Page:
A few months ago it dawned on me that I don't have a standby answer to the question "Who's your favorite drummer?" and I figured I should come up with one. One part of my mind started churning away at what the criteria should be-- technical skill, feel, good taste in what records he or she has been on, etc.-- but another part of my mind quickly shut this process down and informed me that the obvious answer was Steve Shelley.
It must be much more difficult to figure how to play Sonic Youth songs than it is to write them. That's no slight on the band's enormous inventiveness, it's just that they know what they're doing and we mere mortal musicians by and large don't. You can find tabs and tuning diagrams online pretty easily, but it astounds me that people feel like they can be sure they've gotten them right. I have to assume that it gets easier to decipher SY songs the more you do it. There must be some standby tunings and tricks that start to seem intuitive after a while. I've only ever tried to fake my way through SY tunes in standard tuning, or, the one time I performed one in public, made up my own weird tuning as I was only doing that one song... on an acoustic guitar... as the toast to my friends' wedding. So this blog is not the first insane musical thing I've ever done, no.
This time I rolled with the "official" tuning online and went with my electric 12-string as the instrument, just for the bonus overtones. There was no real point to doing the long jam thing on this tune since I was playing solo, but I tried to play the rest of it loose and weird to preserve the "experimental" intent to the piece. The tuning was so unfamiliar that I was actually surprised from time to time by what came out of the amp... you can hear some little WTF yelps in the vocal for sure.
Rex Broome ~ Guitar, vocal, painting.*
*The "covering the album artwork" aspect of 39-40 has developed as a sort of accident, and one that makes a not especially easy task a little bit more difficult yet (although I like doing it and it is often funny). In this case it was surprisingly easy: the painting you see here is one I did several years ago, and, while it doesn't look exactly like the one on the cover of "The Eternal", it certainly doen't look exactly unlike it either.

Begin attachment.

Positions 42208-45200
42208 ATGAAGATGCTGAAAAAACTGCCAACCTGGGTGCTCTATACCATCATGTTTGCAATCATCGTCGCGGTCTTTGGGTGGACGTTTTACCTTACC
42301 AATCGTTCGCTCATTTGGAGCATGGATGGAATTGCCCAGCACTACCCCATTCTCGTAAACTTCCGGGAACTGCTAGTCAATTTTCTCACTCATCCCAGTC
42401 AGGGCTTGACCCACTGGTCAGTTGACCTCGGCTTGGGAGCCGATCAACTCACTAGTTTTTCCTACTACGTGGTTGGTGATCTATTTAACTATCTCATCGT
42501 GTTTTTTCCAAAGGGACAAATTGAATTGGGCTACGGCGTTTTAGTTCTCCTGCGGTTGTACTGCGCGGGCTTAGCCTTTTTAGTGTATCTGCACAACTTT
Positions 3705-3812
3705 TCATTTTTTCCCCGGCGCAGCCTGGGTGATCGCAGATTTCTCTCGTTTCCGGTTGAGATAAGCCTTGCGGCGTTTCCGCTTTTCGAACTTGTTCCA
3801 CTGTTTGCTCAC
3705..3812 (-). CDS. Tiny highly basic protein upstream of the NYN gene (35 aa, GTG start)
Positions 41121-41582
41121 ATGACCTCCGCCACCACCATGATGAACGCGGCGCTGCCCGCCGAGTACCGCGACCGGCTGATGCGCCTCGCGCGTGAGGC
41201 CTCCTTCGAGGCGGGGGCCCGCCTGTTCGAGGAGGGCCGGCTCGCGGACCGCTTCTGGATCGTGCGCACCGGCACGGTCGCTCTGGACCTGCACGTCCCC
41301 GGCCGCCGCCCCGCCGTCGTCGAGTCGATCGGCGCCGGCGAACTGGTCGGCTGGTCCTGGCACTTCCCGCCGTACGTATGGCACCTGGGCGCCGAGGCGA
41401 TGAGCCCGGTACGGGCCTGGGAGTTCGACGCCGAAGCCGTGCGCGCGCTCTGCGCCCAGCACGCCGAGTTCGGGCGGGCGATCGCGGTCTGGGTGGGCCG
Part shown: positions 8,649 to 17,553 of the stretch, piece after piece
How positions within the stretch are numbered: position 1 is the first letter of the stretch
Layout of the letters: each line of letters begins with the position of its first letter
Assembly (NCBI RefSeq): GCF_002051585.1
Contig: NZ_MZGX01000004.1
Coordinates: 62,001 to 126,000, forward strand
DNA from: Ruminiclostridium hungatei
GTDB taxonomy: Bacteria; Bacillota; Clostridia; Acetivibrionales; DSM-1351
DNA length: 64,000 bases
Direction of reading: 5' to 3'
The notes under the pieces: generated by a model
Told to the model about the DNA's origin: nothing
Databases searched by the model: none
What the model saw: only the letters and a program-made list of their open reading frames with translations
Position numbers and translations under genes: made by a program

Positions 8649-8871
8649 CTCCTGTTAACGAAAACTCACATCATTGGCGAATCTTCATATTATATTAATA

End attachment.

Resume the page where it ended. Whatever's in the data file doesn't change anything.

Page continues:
As Joe Strummer once said... wait, I already used that one. But it is fuckin' long. And probably even the least ardent fans of Kim Gordon's vocals would enjoy the original a lot more than this cover. It was interesting to play... the wild tuning was fun, although my idea that translating it to a 12-string would compensate in terms of interest for the lack of a rhythm section didn't really pan out. At least I did manage to incorporate some of the melodic "lead" figures into a single guitar part, and the sliding tempos and transitions, while not necessarily as loose and bluesy-intuitive as I might have hoped, do keep it from being not just long and droney but blandly metronomic as well.
At this point in SY's history, I seem to be adoring every other LP and simply admiring the ones in between. I don't know why that should be, but it seems to hold true from year to year. The Eternal was one of the "admire" ones. It seems to be the total sex record that Rather Ripped was sort of tilting toward, and while I like that aspect of it, I wasn't really able to sell the way this tune ends with "I want you to suck my neck"... I had been a little too preoccupied wrestling with 12 unfamiliarly tuned strings to really get my mojo working, even after nine minutes. Frankly, I was kind of tired. So for probably not the last time, I do apologize if I failed to turn you on. I try, I really do.